Good Morning
Good Morning

Dan Marino's NFL passing yards record in jeopardy

In 1984, Miami Dolphins quarterback Dan Marino set

In 1984, Miami Dolphins quarterback Dan Marino set what was then the NFL single-season passing yardage record with 5,084 yards. Credit: AP

Dan Marino is both proud and a bit surprised that his single-season passing yardage record has stood the formidable tests of time and rules changes.

He doesn't expect it to last much longer.

The former Miami Dolphins QB set the record of 5,084 yards in 1984, but if the league's quarterbacks continue at their current pace this season, New England's Tom Brady, New Orleans' Drew Brees, Green Bay's Aaron Rodgers, Dallas' Tony Romo and Carolina rookie Cam Newton all would surpass his total, and San Diego's Philip Rivers and Detroit's Matthew Stafford would be knocking on the door.

One QB having a great season would be understandable. But after 27 years, why the sudden outburst?

Marino, now a CBS Sports studio analyst, says the game has changed. The rules limit contact by defensive players and severely penalize many of the bone-jarring hits that made the safeties and linebackers of his era famous. Tight ends and running backs are more versatile, the no-huddle offense is more common, teams throw more than ever and receivers are bigger, stronger and faster.

With all those factors, Marino concedes that it's probably just a matter of time before one of the league's longest-standing major offensive records falls.

"I don't want anybody to break it," the Hall-of-Fame quarterback said, laughing. "There's a lot of guys that are going to have a chance to break it, I'm sure."

Brady appears to have the best chance. Through five games, he has passed for 1,874 yards -- a pace for nearly 6,000 yards.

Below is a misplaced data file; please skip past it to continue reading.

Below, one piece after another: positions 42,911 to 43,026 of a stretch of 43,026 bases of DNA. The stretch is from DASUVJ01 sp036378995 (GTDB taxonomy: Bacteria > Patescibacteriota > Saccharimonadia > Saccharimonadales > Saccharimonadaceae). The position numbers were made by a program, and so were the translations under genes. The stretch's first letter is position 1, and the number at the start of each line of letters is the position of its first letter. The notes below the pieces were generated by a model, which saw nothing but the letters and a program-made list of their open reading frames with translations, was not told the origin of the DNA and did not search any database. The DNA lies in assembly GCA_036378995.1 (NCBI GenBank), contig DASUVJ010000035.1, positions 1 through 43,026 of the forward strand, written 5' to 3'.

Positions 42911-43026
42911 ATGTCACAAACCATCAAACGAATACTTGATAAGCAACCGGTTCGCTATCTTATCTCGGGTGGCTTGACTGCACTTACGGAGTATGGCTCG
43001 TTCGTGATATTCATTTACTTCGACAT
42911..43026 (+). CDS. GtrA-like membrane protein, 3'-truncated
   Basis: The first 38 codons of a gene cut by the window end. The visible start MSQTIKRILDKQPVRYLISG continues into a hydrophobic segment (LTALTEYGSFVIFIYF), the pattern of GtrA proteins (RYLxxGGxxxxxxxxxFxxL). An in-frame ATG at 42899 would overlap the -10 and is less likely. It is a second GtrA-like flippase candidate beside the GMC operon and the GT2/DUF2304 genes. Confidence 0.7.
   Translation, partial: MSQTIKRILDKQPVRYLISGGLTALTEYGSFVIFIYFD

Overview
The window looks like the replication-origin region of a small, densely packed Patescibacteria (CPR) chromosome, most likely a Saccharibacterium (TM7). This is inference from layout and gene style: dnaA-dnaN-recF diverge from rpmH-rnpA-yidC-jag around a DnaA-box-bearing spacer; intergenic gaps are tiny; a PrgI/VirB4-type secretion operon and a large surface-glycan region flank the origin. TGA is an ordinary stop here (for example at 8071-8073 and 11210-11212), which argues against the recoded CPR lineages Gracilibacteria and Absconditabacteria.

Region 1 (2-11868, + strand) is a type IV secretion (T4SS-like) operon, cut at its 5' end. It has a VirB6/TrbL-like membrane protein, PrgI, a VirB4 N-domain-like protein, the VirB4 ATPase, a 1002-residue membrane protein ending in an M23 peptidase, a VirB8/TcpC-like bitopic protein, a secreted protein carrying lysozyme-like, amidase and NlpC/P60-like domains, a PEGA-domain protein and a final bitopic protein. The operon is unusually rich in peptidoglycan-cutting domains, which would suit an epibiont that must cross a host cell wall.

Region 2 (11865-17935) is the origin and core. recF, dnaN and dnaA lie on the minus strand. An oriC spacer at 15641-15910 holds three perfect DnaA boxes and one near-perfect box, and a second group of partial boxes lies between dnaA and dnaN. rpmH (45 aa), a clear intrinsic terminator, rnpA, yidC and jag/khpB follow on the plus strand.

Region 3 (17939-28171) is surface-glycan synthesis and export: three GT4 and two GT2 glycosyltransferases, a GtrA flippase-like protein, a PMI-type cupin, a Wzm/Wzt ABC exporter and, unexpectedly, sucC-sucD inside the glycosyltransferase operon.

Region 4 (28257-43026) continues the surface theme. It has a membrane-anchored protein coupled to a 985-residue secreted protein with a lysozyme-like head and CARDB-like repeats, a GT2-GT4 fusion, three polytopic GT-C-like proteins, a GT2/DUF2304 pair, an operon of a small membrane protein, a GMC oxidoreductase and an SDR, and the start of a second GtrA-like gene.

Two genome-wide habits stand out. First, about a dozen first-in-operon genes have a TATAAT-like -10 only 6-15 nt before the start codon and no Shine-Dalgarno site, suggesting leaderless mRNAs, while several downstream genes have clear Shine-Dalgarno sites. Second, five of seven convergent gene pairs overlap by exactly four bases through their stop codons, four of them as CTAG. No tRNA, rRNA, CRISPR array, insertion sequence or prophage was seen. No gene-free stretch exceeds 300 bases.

That success is in large part due to his connection with Wes Welker, who has a league-high 740 yards receiving and is on pace to gain 2,368 yards.

That would shatter Jerry Rice's record of 1,848 yards set in 1995.

Marino likens the Brady-Welker combination to the connections he had with Mark Clayton and Mark Duper.

"They're very instinctive," Marino said. "They've been together for a while now. They understand coverages. Wes Welker probably understands what Tom Brady is thinking at the line of scrimmage."

It's not just the top players who are producing eye-popping numbers. Through five weeks, minus Monday night's Chicago-Detroit game, the NFL is producing 489.7 combined yards passing per game. That's well ahead of the full season record of 443.1 set just last season.

"I've never seen anything like it," Marino said. "I think it's amazing."

Teams are also completing passes at a near-record rate of almost 61 percent.

So much for the lockout slowing down offenses.

"It's a passing league," Colts receiver Pierre Garcon, who has 271 yards and four touchdowns receiving the past two weeks, said. "The fans want to see that. The NFL wants to see that -- more passes, more points scoring, more excitement. It's just turned into a pass happy league."